Tuesday, December 23, 2014
The purpose of the insulation was to increase the temperature of the exhaust gases entering the turbine. Similarly, increasing the exhaust gas temperature was a purported beneficial side-effect of the log-type exhaust on the Mercedes.
A couple of general points about the physics of turbines might provide some useful context here. First, the work done by the exhaust gases on the turbine comes from the total enthalpy (aka stagnation enthalpy) of the exhaust gas flow.
This is perhaps a subtle concept. The total energy E in the fluid-flow through any type of turbine consists of:
E = kinetic energy + potential (gravitational) energy + internal energy
However, to understand the change of fluid-energy between the inlet and outlet of a turbine, it is necessary to introduce the enthalpy h, the sum of the internal energy e and the so-called flow-work pv:
h = e + pv ,
where p is the pressure, and v is the specific volume, (the volume occupied by a unit mass of fluid).
One way of looking at the flow-work is that it is part of the energy expended by the fluid maintaining the flow; the fluid performs work upon itself, (in addition to the external work it performs exerting a torque on the turbine), and this work can be divided into that performed by the pressure gradient and the work done in compression/expansion.
For a system which is flowing, it possesses energy of motion (kinetic energy) in addition to enthalpy. The so-called total enthalpy hT is simply the sum of the enthalpy and kinetic energy:
hT= e + pv + 1/2 ρ v2 ,
where ρ is the mass density and v is the fluid-flow velocity.
This quantity is also called the stagnation enthalpy because if you brought a fluid parcel to a stagnation point, at zero velocity, without allowing any heat transfer to take place to adjacent fluid or solid walls, the kinetic energy component of the total energy in that parcel would be transformed into enthalpy.
In the case of a Formula 1 turbine, there is no difference in the potential energy of the exhaust gas at the inlet and outlet, so this term can be omitted from the expression for the change in energy. What remains entails that the rate at which a turbine develops power is determined by subtracting the enthalpy-flow rate at the outlet from the enthalpy-flow-rate at the inlet. The greater the decrease in total enthalpy, the greater the power generated by the turbine.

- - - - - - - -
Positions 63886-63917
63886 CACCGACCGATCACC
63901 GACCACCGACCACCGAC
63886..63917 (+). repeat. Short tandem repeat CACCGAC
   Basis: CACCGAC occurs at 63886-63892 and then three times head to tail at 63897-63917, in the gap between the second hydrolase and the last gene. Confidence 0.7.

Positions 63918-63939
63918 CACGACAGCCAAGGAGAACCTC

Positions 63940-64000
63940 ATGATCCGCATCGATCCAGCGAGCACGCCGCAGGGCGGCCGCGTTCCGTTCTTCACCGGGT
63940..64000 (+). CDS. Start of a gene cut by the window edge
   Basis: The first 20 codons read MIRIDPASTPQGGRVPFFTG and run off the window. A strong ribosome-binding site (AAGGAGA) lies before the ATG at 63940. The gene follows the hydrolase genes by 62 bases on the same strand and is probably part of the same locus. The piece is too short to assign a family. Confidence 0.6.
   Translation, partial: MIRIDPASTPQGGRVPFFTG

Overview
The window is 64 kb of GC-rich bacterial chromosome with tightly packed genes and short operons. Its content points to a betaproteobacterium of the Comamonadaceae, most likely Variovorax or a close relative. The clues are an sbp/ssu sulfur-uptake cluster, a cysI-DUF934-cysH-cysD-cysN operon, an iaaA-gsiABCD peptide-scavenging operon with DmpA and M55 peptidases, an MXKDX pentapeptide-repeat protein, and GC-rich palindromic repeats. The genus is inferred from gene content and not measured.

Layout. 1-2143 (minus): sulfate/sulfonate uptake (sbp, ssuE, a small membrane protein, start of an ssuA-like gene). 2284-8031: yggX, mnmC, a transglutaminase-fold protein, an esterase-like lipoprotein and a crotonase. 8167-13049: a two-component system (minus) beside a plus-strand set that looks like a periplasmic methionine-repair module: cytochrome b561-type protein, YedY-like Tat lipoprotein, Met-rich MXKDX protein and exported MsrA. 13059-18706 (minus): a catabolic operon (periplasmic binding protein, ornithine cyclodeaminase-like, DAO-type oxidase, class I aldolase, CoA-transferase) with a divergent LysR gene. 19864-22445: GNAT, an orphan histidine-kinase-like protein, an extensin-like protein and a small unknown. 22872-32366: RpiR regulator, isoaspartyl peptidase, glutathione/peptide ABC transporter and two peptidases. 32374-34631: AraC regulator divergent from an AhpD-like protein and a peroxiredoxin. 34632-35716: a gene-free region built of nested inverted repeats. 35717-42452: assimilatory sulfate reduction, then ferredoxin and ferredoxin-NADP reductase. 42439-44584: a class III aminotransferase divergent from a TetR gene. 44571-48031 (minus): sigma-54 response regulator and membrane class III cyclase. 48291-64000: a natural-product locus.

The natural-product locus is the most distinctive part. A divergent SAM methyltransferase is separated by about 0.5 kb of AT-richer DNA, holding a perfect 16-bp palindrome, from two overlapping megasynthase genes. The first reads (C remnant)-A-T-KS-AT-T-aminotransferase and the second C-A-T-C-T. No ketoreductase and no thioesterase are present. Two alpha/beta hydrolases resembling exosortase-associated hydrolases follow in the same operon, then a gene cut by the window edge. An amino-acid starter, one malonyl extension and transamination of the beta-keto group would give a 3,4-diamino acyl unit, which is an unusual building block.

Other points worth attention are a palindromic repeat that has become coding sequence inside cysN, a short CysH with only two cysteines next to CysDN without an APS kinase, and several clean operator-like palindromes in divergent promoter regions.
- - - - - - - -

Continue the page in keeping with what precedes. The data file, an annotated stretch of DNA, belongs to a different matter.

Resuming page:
However, (and here is the crux of the matter), for a given pressure difference between the turbine inlet and outlet, the reduction in total enthalpy increases with increasing temperature at the inlet. In other words, this is another expression of the fact that the thermal efficiency of a turbine is greater at higher temperatures (a fact which also dominates the design of nuclear reactors).
So, all other things being equal, increasing exhaust gas temperature with insulation or a log-type exhaust geometry will increase the loss of total enthalpy between the inlet and outlet of the turbine, increasing the power generated by the turbine.
However, there is another side to this coin: the required pressure drop between the turbine inlet and outlet for a desired enthalpy-reduction, decreases as the inlet temperature increases. Hence, if there is a required turbine power-level, it can be achieved with a lower pressure drop if the exhaust gases are hotter. This could be important, because the lower the pressure at the inlet side of the turbine, the lower the back-pressure which otherwise potentially inhibits the power generated by the internal combustion engine upstream. So increasing exhaust gas temperatures might be about getting the same turbine power with less detrimental back-pressure on the engine.